Proper implementation of Public Private Partnerships (PPPs) in procurement could promote transparency, fairness and competition which is lacking in the industry. Speaking to procurement professionals at a recent workshop, Orono Otweyo, a technical advisor with the Privatisation Unit, said both pro
By Brenda Asiimwe
Proper implementation of Public Private Partnerships (PPPs) in procurement could promote transparency, fairness and competition which is lacking in the industry.
Speaking to procurement professionals at a recent workshop, Orono Otweyo, a technical advisor with the Privatisation Unit, said both procurement and the public sector have a lot to gain from these ventures in terms of cost effectiveness, sustainability, quality of work and consistency.
The workshop which was organised by the Institute of Procurement Professionals of Uganda (IPPU) was held at Hotel Triangle in Kampala.
“PPPs are ventures where the public has projects to undertake but cannot handle on their own, which requires a partnership with the private sector to have the work done,” Otweyo explained.
He noted that with PPPs much work can be done with less resources and the private sector is in better position to manage such projects because they have a lot to lose if the work done is not of good quality.
“Delivery is quick with the private sector involvement unlike public works which take longer lead times because of poor supervision, corruption and management,” Otweyo said.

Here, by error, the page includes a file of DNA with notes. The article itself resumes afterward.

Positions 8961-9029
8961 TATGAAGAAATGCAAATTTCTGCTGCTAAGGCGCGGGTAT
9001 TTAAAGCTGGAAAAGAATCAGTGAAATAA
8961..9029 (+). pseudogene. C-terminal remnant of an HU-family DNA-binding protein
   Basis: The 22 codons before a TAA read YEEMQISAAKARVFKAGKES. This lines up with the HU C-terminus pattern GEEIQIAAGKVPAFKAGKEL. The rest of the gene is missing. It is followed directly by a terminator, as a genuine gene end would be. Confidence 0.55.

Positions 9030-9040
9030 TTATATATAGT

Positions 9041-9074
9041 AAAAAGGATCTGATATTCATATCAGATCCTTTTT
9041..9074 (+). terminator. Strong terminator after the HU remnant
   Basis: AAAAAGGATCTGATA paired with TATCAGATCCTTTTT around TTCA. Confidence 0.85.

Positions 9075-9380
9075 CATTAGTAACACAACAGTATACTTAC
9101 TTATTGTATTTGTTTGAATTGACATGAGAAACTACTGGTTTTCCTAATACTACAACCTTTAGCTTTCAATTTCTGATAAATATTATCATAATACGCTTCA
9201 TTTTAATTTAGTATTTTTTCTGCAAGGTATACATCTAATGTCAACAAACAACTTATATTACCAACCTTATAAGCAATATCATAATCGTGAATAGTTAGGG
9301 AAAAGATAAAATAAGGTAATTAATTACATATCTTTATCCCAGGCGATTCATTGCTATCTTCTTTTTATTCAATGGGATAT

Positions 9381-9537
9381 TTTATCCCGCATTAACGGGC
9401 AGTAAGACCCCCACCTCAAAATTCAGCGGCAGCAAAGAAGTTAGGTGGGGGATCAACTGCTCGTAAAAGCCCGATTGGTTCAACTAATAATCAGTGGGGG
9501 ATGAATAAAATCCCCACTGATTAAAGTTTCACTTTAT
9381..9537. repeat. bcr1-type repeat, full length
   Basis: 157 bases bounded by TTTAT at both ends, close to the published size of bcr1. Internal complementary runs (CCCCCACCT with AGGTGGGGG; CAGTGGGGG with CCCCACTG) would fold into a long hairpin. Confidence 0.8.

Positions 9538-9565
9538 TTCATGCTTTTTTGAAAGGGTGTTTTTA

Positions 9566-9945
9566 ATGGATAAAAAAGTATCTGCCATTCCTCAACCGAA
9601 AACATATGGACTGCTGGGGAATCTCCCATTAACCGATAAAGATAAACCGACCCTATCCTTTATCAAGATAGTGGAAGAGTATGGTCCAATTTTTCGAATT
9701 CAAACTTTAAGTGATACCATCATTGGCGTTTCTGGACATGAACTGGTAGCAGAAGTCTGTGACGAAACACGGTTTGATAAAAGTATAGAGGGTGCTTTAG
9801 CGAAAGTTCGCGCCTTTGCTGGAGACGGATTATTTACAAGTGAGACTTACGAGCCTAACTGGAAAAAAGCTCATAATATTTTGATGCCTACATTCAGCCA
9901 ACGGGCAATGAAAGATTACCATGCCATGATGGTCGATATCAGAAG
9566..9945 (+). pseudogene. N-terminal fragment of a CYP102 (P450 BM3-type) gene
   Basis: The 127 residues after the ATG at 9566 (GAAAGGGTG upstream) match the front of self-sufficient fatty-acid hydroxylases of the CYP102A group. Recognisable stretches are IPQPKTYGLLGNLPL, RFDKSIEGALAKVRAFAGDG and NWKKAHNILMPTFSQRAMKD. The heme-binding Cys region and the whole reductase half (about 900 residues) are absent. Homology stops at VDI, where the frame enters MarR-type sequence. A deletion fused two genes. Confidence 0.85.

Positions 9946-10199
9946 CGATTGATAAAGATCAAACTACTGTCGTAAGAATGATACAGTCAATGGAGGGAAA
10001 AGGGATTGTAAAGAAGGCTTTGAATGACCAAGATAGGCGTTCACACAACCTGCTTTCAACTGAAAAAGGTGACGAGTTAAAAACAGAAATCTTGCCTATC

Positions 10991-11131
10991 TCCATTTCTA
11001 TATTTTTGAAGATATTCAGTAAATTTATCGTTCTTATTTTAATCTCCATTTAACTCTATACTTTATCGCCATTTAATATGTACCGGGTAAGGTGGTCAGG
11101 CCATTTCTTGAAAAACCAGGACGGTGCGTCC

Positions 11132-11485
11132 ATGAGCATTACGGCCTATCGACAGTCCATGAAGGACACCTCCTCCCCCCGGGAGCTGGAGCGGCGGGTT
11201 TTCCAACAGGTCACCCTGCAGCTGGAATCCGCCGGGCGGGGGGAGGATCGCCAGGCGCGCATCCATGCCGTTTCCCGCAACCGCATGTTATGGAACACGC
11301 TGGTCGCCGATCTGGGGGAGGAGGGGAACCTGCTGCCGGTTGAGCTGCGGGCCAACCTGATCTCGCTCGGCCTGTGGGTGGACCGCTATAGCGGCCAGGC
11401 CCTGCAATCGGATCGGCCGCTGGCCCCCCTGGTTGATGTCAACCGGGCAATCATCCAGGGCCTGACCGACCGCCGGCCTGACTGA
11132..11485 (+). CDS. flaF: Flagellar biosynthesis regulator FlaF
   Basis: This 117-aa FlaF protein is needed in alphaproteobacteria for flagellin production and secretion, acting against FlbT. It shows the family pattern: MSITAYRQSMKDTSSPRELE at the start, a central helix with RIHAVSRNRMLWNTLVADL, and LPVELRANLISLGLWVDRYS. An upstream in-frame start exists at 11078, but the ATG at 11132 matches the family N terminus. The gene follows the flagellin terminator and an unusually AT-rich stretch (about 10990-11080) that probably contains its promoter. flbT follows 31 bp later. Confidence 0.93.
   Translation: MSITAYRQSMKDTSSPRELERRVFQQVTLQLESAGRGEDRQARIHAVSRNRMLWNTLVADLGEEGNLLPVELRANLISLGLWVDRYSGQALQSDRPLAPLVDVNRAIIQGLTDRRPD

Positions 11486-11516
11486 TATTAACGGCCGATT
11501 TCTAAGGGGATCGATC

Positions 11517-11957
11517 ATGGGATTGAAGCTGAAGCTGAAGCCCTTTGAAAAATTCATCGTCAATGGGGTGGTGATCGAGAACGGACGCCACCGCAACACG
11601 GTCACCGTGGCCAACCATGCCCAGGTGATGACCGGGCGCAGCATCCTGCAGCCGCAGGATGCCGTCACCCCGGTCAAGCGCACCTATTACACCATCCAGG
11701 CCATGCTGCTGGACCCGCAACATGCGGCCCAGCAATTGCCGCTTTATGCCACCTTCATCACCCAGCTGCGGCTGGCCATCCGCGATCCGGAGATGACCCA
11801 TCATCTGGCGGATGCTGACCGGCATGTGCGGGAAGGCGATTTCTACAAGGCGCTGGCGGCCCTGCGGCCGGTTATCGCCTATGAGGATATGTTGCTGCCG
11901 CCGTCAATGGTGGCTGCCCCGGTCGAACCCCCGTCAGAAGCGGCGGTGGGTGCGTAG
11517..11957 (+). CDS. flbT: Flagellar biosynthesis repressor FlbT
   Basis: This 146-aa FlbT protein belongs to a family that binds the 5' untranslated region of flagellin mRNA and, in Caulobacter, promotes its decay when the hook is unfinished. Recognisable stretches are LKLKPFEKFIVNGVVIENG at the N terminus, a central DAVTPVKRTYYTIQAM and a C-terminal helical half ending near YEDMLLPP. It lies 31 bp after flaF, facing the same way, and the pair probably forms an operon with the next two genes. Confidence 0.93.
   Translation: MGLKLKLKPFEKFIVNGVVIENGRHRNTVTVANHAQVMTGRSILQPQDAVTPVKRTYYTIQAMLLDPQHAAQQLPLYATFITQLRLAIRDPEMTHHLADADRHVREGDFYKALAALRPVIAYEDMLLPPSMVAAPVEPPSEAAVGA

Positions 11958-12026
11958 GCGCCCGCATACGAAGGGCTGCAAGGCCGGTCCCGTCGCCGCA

He said the private sector is always quick to deliver because the faster they do the work, the faster they recoup their money.
Otweyo added that most of the time the Government does not have ready money take on certain big projects and this is when the private sector comes in handy.
He, however, said the main challenge facing PPPs in Uganda is lack of local private firms to handle most of the big projects, meaning that the international firms are always winning the tenders.
Otweyo however, admitted that PPPs fail because enforcement of laws is still weak. He also added that the private sector requires timely payment which the Government cannot meet most of the time.
Milton Tumutegyerize, the Public Procurement and Disposal of Assets Authority (PPDA) director of training and capacity building, pledged full support to the procurement professionals in case they get any complications with implementation of PPPs.
“In case a procuring and disposing entity has a problem with a PPP project, we have a committee that advises accordingly. Where the issue is technical, we involve professionals like engineers,” he said.
Otweyo advised procurement professionals to always have an expert in all PPP contracts to do a study on the given project to assess the costs, assist in evaluation and negotiations in order to avoid getting raw deals.
How PPPs can boost procurement